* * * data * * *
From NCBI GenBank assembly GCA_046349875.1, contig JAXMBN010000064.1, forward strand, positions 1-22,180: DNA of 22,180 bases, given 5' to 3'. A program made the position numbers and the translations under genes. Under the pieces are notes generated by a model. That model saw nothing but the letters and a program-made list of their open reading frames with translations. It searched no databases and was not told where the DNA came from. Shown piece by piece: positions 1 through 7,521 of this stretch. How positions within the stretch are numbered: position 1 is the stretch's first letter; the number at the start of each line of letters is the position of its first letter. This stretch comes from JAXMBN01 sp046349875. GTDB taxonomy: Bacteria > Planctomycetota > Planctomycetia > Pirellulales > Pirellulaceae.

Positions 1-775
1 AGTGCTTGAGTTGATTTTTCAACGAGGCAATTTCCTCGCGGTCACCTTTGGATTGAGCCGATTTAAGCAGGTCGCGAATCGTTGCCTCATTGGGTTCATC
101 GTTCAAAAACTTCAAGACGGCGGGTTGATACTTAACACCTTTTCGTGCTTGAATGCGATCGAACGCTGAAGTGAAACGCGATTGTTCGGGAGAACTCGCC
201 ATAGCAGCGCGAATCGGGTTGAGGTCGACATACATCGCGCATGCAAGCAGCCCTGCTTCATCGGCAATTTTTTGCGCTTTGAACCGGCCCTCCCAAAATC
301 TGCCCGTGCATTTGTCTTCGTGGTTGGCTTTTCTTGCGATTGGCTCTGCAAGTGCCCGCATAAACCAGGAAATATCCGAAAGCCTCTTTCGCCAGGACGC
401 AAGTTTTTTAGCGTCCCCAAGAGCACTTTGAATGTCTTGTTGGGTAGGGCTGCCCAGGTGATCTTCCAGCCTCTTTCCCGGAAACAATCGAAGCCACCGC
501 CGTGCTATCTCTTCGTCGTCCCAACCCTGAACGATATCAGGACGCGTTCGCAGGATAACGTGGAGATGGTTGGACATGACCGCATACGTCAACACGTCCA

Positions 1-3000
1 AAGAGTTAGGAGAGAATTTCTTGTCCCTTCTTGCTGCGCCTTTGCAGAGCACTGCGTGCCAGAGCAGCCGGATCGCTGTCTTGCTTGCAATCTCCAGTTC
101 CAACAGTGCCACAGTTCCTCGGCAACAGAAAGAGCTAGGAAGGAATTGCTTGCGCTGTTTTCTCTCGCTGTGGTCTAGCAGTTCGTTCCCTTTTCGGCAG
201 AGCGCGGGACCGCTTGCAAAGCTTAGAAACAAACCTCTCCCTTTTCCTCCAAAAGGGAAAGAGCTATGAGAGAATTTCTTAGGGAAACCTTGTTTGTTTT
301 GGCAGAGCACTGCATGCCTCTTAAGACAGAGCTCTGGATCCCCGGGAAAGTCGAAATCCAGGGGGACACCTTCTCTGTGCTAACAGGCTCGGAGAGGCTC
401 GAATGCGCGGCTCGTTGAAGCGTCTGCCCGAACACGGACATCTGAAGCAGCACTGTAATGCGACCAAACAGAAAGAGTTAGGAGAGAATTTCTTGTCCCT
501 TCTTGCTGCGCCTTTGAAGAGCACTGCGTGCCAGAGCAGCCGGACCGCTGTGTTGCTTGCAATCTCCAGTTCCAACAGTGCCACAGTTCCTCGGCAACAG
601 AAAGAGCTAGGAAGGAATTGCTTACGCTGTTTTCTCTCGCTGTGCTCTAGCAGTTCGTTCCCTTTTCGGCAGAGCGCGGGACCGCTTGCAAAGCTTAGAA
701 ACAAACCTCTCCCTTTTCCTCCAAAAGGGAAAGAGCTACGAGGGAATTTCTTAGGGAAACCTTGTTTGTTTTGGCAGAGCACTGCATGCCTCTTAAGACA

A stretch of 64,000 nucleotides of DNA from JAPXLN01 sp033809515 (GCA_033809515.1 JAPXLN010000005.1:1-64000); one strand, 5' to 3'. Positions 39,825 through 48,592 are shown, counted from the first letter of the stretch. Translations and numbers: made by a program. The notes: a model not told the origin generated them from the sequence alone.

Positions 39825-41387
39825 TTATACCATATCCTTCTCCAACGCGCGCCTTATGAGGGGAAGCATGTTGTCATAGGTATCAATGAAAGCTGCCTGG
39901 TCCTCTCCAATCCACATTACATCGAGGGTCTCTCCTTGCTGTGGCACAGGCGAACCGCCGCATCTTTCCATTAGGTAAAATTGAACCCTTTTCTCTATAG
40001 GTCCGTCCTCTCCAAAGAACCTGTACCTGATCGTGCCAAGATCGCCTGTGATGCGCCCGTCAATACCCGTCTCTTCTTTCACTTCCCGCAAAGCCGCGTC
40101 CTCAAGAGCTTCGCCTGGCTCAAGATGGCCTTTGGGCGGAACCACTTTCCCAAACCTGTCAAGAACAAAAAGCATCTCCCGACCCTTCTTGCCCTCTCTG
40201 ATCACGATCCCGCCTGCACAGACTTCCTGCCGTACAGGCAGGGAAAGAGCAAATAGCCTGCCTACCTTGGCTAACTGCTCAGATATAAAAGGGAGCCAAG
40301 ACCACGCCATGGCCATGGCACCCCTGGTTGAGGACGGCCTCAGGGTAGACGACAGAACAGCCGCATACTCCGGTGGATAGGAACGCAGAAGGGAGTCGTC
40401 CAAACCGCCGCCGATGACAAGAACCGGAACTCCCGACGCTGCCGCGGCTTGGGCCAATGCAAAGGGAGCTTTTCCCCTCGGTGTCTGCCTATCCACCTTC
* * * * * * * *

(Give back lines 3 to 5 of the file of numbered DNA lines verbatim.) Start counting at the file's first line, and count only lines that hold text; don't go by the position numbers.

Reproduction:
1 AGTGCTTGAGTTGATTTTTCAACGAGGCAATTTCCTCGCGGTCACCTTTGGATTGAGCCGATTTAAGCAGGTCGCGAATCGTTGCCTCATTGGGTTCATC
101 GTTCAAAAACTTCAAGACGGCGGGTTGATACTTAACACCTTTTCGTGCTTGAATGCGATCGAACGCTGAAGTGAAACGCGATTGTTCGGGAGAACTCGCC
201 ATAGCAGCGCGAATCGGGTTGAGGTCGACATACATCGCGCATGCAAGCAGCCCTGCTTCATCGGCAATTTTTTGCGCTTTGAACCGGCCCTCCCAAAATC